Carter Page interviews are most extensive questioning of a potential suspect in the inquiry into possible coordination between the Trump campaign and Russia
A former foreign policy adviser to Donald Trumps election campaign has claimed that he underwent a series of interviews by the FBI in March, the Guardian has confirmed.
Carter Page repeatedly denied wrongdoing when questioned about allegations that he acted as an intermediary between Russia and the Trump campaign, the Washington Post reported. He was apparently questioned during a series of five meetings that lasted a total of around 10 hours.
In an email to the Guardian on Monday, Page wrote that the FBI accepted his loyalty to the US but were worried that he rejected the findings of a US intelligence report in January regarding Russian interference in the presidential election. He said his distrust stemmed from the so-called dodgy dossier of 2003 presumably a reference to the UKs flawed report on weapons of mass destruction that led to the Iraq war.
During my extensive discussions with the FBI agents just weeks before Comeys departure, they acknowledged that Im a loyal American veteran but indicated that their management was concerned that I did not believe the conclusions of the fake January 6 intelligence report, Page wrote.
I told them that I learned the lessons from the intelligence failures of the original Dodgy Dossier from 2003 which cost this country thousands of service members lives and over a trillion dollars. Our frank and open conversations gave me confidence that there are still logical, honest individuals at the Bureau who respect civil rights and the Constitution, despite the recent devastating impact on our democracy by self-centered politicians at the top of the Clinton-Obama-Comey regime.
The Page interviews with the FBI are the deepest known questioning of a potential suspect in the investigation into possible coordination between the Trump campaign and Russia. It is not known if they yielded any salient information.
Page, who has repeatedly called for warmer relations with Russia, was named as a foreign policy adviser to the Trump campaign in March 2016 but was axed after questions arose about his ties to Moscow. Trump officials have denied that he was an influential figure in the campaign.
Meanwhile an extraordinary war of words has intensified between the Trump and Obama administrations over the extent of Russian interference and whether more could have been done to stop it.
In apparent effort to deflect charges of obstruction and collusion on to his predecessor, Trump tweeted on Monday: The real story is that President Obama did NOTHING after being informed in August about Russian meddling. With 4 months looking at Russia … under a magnifying glass, they have zero tapes of T people colluding. There is no collusion & no obstruction. I should be given apology!
Trump appeared to be referring to a Washington Post report last Friday about the Obama administrations response to Russias attempts to influence voters in which some former officials suggested the former presidents strategy was too modest, perhaps for fear of playing into Trumps narrative that the election would be rigged.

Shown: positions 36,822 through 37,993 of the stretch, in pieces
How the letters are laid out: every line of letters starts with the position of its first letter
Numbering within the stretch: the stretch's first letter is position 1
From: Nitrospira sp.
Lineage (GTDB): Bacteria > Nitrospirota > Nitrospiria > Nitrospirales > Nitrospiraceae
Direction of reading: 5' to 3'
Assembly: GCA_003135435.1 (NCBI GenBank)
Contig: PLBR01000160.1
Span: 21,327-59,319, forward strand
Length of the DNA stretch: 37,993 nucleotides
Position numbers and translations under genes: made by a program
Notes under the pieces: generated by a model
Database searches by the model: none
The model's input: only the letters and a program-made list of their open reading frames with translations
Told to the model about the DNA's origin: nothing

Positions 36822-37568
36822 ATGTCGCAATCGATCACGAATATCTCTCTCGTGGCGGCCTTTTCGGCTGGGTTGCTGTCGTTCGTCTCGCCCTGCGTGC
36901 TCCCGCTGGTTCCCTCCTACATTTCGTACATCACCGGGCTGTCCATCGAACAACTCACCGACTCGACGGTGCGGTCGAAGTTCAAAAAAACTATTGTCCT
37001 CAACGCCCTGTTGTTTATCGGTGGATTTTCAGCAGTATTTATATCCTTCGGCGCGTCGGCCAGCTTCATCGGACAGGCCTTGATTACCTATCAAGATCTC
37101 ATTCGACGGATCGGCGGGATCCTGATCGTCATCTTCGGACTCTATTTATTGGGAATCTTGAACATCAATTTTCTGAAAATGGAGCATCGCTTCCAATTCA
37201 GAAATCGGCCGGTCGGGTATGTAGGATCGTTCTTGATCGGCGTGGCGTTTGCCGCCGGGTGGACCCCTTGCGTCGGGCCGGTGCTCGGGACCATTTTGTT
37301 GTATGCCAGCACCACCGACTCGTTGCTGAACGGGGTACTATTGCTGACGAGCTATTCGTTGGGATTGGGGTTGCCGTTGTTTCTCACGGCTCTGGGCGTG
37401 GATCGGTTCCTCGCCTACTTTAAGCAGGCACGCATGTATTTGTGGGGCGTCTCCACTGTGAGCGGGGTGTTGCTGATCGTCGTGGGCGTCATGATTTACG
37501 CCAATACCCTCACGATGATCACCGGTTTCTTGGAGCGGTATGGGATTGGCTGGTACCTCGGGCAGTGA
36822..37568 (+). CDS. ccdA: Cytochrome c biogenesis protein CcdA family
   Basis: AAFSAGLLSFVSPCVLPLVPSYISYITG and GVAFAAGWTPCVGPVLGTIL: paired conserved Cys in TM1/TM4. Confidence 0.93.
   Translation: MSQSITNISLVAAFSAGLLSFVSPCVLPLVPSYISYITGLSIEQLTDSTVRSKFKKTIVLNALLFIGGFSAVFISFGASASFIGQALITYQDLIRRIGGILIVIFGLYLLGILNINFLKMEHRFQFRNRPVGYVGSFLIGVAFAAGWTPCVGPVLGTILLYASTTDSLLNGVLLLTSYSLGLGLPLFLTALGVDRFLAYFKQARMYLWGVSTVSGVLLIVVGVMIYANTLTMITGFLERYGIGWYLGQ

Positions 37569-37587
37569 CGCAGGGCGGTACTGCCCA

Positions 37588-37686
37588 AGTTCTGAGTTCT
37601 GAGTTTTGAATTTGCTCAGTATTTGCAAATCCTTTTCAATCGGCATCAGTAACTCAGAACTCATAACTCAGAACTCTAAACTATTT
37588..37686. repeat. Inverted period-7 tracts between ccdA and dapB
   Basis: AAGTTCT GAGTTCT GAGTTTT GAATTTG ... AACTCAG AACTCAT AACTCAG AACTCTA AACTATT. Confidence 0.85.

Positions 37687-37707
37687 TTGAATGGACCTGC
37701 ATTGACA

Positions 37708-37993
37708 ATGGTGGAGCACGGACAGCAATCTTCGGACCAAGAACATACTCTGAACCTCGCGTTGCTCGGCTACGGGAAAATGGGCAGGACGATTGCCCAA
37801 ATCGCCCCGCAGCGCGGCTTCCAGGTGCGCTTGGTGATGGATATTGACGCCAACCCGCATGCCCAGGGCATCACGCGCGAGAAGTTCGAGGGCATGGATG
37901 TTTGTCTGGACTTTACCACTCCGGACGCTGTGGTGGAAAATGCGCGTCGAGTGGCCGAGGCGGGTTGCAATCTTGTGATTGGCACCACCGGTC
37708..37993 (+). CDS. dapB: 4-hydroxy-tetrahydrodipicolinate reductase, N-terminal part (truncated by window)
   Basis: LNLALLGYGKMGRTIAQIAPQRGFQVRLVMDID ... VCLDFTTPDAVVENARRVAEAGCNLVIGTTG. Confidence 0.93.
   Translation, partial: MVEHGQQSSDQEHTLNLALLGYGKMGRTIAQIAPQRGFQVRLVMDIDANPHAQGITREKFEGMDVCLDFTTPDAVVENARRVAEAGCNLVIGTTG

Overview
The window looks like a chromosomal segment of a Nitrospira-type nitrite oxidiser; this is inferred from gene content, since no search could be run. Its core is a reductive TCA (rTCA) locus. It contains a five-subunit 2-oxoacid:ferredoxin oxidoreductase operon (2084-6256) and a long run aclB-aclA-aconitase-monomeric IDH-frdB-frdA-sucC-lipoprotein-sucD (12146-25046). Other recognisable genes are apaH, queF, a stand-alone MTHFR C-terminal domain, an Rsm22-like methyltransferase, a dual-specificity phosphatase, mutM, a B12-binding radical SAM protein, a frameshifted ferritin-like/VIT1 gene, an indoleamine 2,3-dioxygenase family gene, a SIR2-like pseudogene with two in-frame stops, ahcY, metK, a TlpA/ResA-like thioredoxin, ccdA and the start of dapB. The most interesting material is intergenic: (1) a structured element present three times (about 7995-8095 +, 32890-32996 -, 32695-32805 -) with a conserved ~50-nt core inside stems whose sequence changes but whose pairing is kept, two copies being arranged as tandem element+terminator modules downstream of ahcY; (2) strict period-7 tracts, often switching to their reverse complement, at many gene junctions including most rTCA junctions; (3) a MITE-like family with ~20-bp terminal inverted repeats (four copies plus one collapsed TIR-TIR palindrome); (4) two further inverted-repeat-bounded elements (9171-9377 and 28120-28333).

Asked what evidence Trump has that Obama was colluding or obstructing, White House press secretary Sean Spicer said on Monday: I think it comes back to this idea that theyve been very clear, theyve been playing this card about blaming Trump and Russia. And yet, at the same time, they were the ones who, according to this report, knew about it and didnt take any action.
So the question is, were they – if they didnt take any action, does that make them complicit? I think that there is a lot of questions that have to get answered about who didnt know what and when.
Spicer was then challenged over Trumps remark at a press conference last July in which he said he hoped Russia could find Hillary Clintons missing emails. A reporter demanded: How can you accuse President Obama of obstructing, when he was egging Russia on?
The press secretary claimed: He was joking at the time. We all know.
Former Obama administration officials have also pushed back at Trumps attacks, suggesting that they are a characteristic attempt to shift blame from his own conduct.
David Litt, a former Obama speechwriter, told the Guardian: Id take President Trumps sudden interest in preventing Russian meddling more seriously if he hadnt called on Russian intelligence to release hacked State Department emails in a press conference last year. Call me crazy, but I think President Trumps criticisms might not be entirely sincere.
Ned Price, who worked at the CIA from 2006, most recently as the spokesman for the National Security Council, told the MSNBC channel: He is throwing back the terms that he has been accused of and its a defence that frankly has no basis and thats because his actions have been indefensible. On the campaign trail he praised WikiLeaks 164 times in the final month alone, he called on Russia to hack Hillary Clintons emails and he has consistently denied any meddling on the part of Moscow.
Price added: In terms of what the Obama administration did, look, lets not forget that our paramount objective was to ensure the integrity of the vote, our most sacred exercise in our democracy, and we did that, as both the Obama administration and subsequently the Trump administration has confirmed. Moscow was not able to interfere with the election process, they were not able to tamper with votes.